As I said, it is an excellent resource that will help you feel more confident as you teach your kids how to become more independent writers.

I also highly recommend purchasing the accompanying WriteShop Junior Activity Pack with preprinted worksheets needed for each lesson and the colorful Fold-N-Go Grammar Pack.  We also purchased one of the suggested (optional) grammar supplements Grammar Manipulatives Kids Love! for some extra hands on grammar practice.

WriteShop Junior

How: Each lesson includes the same series of eight activities.

  • Pre-writing which introduces the new writing concept
  • Model and Teach which demonstrates writing techniques
  • Skill Builders introduce and practice new writing skills
  • Journal Writing for practicing writing skills independently
  • Brainstorming for generating lists of ideas and getting them organized
  • The Writing Project where the student creates a story, poem, article, or short report using their newly learned skills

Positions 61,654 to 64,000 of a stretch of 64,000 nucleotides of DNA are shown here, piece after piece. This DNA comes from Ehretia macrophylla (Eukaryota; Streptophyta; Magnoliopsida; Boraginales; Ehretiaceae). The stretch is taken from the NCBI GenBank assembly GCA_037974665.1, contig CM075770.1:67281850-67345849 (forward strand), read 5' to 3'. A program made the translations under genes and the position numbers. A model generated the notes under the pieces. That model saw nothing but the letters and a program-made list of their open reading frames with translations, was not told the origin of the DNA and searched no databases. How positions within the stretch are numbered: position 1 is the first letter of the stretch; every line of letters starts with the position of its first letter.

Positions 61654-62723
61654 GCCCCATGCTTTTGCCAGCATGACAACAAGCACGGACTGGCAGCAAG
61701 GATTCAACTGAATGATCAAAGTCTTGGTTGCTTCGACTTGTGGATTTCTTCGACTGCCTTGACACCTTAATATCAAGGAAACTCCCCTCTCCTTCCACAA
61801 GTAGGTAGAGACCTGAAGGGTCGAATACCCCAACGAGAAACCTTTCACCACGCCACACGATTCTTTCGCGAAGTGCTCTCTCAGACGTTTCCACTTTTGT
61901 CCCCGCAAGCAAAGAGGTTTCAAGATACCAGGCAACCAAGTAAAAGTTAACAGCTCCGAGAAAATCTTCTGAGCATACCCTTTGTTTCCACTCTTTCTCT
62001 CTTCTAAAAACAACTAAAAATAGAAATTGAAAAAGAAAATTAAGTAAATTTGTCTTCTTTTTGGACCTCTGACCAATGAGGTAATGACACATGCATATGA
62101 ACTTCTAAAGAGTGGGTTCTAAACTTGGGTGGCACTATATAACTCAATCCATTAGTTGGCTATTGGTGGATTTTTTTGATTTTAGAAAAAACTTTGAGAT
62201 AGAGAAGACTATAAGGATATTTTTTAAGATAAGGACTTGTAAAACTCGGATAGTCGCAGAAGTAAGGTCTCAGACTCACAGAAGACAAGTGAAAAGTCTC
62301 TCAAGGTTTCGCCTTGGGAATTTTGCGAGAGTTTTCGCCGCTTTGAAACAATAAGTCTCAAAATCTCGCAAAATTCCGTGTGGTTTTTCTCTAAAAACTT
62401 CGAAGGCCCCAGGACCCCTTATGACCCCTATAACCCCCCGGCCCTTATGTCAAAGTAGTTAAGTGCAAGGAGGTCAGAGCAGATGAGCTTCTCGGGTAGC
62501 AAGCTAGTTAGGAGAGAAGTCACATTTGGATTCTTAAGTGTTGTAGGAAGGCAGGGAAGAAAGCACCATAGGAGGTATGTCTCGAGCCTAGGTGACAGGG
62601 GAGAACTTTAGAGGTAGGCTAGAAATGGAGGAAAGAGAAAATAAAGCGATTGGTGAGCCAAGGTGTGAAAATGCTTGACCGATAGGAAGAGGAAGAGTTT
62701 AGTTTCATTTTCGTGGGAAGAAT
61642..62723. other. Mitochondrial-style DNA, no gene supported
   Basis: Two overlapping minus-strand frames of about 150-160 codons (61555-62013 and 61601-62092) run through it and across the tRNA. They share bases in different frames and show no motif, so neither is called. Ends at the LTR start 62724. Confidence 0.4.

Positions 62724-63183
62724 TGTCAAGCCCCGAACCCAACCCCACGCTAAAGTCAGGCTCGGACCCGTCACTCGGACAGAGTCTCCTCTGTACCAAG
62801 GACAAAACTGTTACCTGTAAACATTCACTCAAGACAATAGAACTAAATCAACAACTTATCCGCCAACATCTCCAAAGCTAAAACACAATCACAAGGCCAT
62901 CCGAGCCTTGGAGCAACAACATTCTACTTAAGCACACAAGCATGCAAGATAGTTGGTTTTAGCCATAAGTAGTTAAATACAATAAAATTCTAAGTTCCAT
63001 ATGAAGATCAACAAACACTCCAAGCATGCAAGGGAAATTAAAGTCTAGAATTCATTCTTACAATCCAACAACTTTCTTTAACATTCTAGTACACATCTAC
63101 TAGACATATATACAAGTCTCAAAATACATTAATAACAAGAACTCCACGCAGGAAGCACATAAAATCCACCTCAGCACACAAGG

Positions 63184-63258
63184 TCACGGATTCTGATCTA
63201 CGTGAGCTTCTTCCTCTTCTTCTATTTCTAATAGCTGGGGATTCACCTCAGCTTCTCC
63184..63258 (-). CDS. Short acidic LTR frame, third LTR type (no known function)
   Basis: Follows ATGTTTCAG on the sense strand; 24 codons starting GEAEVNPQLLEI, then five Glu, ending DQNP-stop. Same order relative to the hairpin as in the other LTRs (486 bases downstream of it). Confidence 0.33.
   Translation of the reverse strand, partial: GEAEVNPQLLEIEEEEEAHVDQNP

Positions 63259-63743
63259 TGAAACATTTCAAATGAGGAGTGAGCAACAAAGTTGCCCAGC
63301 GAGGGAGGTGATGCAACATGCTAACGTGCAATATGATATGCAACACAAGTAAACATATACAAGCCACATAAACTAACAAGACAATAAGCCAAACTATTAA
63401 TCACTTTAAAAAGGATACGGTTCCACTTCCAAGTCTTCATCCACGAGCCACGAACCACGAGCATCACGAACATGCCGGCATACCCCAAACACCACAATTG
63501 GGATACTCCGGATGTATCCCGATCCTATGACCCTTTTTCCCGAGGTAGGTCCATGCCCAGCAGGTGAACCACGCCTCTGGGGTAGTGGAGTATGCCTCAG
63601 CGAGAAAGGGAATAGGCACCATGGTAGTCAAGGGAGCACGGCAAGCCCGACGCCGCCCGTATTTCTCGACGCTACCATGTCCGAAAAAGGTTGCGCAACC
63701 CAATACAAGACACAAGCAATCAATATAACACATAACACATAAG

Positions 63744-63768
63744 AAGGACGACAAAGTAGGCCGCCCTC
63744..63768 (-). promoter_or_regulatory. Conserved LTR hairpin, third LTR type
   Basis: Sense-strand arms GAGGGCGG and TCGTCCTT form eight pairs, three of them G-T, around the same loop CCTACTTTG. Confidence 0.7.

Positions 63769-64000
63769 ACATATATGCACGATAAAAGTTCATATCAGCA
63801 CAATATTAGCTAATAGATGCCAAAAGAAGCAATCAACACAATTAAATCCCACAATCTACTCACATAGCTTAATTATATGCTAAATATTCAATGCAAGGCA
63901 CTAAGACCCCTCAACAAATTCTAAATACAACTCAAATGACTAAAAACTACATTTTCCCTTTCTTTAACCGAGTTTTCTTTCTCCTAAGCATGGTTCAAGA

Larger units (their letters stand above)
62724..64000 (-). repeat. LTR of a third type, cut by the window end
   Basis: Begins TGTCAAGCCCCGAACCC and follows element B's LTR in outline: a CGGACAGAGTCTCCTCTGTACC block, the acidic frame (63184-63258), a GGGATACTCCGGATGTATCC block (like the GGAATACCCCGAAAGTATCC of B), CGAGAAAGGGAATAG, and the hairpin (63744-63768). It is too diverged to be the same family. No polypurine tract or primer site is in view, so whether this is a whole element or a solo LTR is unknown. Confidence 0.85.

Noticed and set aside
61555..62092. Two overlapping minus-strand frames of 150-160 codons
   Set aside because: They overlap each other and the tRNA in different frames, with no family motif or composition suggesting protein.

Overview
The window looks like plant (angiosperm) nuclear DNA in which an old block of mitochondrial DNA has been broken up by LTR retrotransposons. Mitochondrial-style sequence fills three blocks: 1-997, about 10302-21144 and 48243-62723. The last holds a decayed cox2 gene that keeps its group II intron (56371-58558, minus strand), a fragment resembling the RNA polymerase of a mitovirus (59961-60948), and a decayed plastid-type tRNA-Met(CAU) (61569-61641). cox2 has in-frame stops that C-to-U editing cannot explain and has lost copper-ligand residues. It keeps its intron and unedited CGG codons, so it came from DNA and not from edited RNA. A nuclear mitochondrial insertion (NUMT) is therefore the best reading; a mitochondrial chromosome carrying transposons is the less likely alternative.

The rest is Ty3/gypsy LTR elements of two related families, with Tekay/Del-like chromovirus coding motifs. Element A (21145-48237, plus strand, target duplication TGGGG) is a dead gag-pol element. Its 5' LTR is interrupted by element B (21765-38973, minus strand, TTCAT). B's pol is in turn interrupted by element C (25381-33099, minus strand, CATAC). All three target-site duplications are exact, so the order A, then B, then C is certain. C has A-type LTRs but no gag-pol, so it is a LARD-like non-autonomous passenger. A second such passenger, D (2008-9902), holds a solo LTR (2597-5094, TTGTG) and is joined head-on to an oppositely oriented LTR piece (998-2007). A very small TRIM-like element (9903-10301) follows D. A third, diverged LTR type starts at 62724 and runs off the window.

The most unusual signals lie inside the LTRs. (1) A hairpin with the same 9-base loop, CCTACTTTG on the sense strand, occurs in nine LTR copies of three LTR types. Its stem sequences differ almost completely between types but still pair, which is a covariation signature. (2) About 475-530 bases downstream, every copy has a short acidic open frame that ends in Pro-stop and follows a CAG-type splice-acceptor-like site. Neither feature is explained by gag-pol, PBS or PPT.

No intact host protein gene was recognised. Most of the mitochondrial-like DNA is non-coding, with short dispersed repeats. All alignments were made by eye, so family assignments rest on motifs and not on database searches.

• Editing and Revising for learning how to proofread and self-edit
  • Publishing the Project in a fun or creative way

What I Liked About WriteShop Junior

I felt equipped. I’ve never felt confident to teach writing to my kids.  Ironic isn’t it since I am a writer? I know that many other parents feel this way as well. The many tools and tips in the Teacher’s Guide gave me tons of ideas for how to implement and individualize each lesson.

Uses the same eight steps for each lesson.  This systematic approach to teaching not only makes it easier for mom to organize and teach, it also was nice for my son who began to anticipate the steps for each lesson.

Teaches different genres.  Each lesson teaches different grammar and writing concepts using different genres. Because of this, we covered a lot of material and my son, prone to boredom (ADD anyone?) enjoyed the variety.

Genres and concepts taught in each lesson:

  • Letter of Invitation with a focus on punctuation
  • Humor with a focus on narrowing a topic
  • Adventure with a focus on adding details to a story setting
  • Science Fiction with a focus on adding details to the middle of a story
  • Mystery with a focus on choosing strong verbs
  • Haiku with a focus on choosing strong adjectives
  • Folktales with a focus on developing voice through emotions
  • Historical Fiction with a focus on developing a strong voice
  • Personal Narrative with a focus on using emotion and sensory detail